<div class='os_post_top_link'><a href='http://blog.rawvoice.com/2008/01/19/zune-podcast-listener-market-share-exploding/' target='_blank'>http://blog.rawvoice.com/2008/01/19...hare-exploding/</a><br /><br /></div><em>"In the first two weeks of 2008 the number of people consuming my personal podcast with the Zune is WAY up. Over all my show download numbers are up about 15%. This is the largest growth my show has seen in a very long time. What this proves is that when you put Podcast front and center in the Zune Interface like the Zune team has, and make it a integral part of the Zune MarketPlace people are bound to check podcast out. Where Apple has largely failed in iTunes is that they have made podcast hard to find and a buried feature within the iTunes Interface. Today it is nearly impossible to find content that is fresh, the iTunes podcast interface is a wasteland of thousands of podfaded shows and huge numbers of single podcast episodes put up by network marketerís."<br /><br /></em><img border="0" src="http://images.thoughtsmedia.com/resizer/thumbs/size/500/zt/auto/1201112138.usr8.jpg" alt="" /><br /><em><small>(Sorry about the tiny image, I couldn't find anything bigger!)</small></em><br /><br />Over at RawVoice, there is an incredibly interesting article up about recent podcasting trends and the Zune. In this instance users of the Zune and Zune Marketplace software make up 21.3% of their listeners! This might not seem like a lot, but take iTunes for instance, whose user base makes up only 38.7% of their listeners. Now seeing how the new Zune software and hardware has only been on the streets for a few months now, compared to the many years iTunes has been around, it appears that Apple might have to start taking the <em>"little media player that could"</em> a bit more seriously. Who knows, old Stevie might just take a look at this and declare that all of the Zune Marketplace users have joined good old Robbie Bach in a round a drinks, since you know, <a href="http://www.engadget.com/2008/01/17/ce-oh-no-he-didnt-part-liv-jobs-calls-robbie-bach-a-drunk/">being a drunk is the only reason why anyone would want a Zune</a>.<div style="page-break-after: always;"><span style="display: none;"> </span></div><br />Now before we all start celebrating here, there is a very serious question that hopefully someone at Microsoft will be kind enough to answer for us. What's next? If the Zune has shown us anything it has above all else shown us that consumers of Microsoft products love their media (minus Jerry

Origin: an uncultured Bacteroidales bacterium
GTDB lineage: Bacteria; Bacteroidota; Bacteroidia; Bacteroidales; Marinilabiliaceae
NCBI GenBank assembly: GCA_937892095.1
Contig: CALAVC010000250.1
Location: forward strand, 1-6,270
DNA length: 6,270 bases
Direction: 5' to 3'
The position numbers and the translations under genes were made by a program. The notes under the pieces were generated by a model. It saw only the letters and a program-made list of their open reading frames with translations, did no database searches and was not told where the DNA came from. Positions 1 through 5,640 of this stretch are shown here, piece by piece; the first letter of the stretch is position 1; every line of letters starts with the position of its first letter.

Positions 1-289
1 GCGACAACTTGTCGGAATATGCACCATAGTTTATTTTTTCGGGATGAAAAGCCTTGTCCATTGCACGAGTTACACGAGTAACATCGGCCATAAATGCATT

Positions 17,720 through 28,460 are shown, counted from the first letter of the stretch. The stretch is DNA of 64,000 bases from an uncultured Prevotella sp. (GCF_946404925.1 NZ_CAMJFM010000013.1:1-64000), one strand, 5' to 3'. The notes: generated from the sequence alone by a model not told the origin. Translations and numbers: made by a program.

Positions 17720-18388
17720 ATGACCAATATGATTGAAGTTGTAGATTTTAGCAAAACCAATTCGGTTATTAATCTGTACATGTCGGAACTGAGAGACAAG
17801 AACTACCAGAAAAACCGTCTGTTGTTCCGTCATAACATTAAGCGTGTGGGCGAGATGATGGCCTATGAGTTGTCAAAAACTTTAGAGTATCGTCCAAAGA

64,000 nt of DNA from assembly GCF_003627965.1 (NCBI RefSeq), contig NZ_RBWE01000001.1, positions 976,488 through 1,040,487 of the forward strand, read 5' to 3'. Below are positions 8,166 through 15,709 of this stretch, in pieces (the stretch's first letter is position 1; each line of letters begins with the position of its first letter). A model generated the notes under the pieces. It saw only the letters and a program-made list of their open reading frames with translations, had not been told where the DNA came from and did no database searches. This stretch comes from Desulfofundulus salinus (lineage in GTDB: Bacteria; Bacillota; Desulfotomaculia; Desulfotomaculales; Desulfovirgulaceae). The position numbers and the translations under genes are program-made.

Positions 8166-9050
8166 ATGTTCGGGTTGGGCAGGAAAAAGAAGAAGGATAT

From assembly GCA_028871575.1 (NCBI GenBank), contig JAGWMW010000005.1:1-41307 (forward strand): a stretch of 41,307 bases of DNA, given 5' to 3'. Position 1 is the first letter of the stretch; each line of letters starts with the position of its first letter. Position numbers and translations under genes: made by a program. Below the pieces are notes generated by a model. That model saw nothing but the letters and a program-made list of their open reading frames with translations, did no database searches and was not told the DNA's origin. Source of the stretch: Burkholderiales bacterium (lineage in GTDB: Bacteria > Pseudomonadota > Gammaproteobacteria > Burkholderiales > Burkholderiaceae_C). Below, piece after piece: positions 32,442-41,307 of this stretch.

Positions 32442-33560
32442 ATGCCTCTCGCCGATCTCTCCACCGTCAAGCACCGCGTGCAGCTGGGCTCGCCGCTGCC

). Does this mean that we can expect Microsoft to finally stop neglecting their other platforms, especially our much loved Windows Mobile devices? I hope so! Before the new software for the Zune came out, I listened to a majority of my podcasts via my Windows Mobile Standard device. Sure I could have used my first generation Zune, but to be honest, it would have been to difficult as I would have had to mix my podcasts in with all of my actual albums, which would have been incredibly messy and not to mention tiresome to track down and find in my mess of media. At least with my old Samsung Blackjack, I could download whatever podcast I wanted to listen to, throw it on my microSD card, and after a bit of fiddling get it up and running in Windows Media Player streaming through to my Motorola MOTOROKR S9 Stereo Bluetooth headset. It might have been a huge pain in the rear to do, but it was the lesser of two evils.<br /><br />Microsoft wouldn't even have to try very hard to integrate something like a separate podcasting category into Windows Media Player as they have for audio, video and TV shows. In fact, there is no reason why they couldn't put a little bit of elbow grease into the project and rip Windows Media Player from all Windows Mobile devices and replace it with a stripped down Zune like application, or something similar that would sync up via the Zune Marketplace. Don't get me wrong, ActiveSync and Windows Mobile Device Center are <em>fantastic</em> applications (that was pure sarcasm for whoever missed it,) but Zune Marketplace, while flawed in some ways, is a gigantic step in the right direction for syncing our media with our devices. <br /><br />The sheer simplicity of Zune Marketplace has made it so that even my mother could get it up and running with no problems, something that is almost nonexistent in the Windows Mobile world and in my opinion keeps a lot of would be users at bay. Right now Microsoft might be a very distant second in the race for portable media players, but that could all change if someone over there in Redmond woke up and realized that they already have millions upon millions of portable devices already out their in our pockets and we are just dying to get some user friendly media features. We donít need a Zune phone, we just some dang integration for crying out loud! If Apple has shown us anything, it is that we can have our cake and eat it too.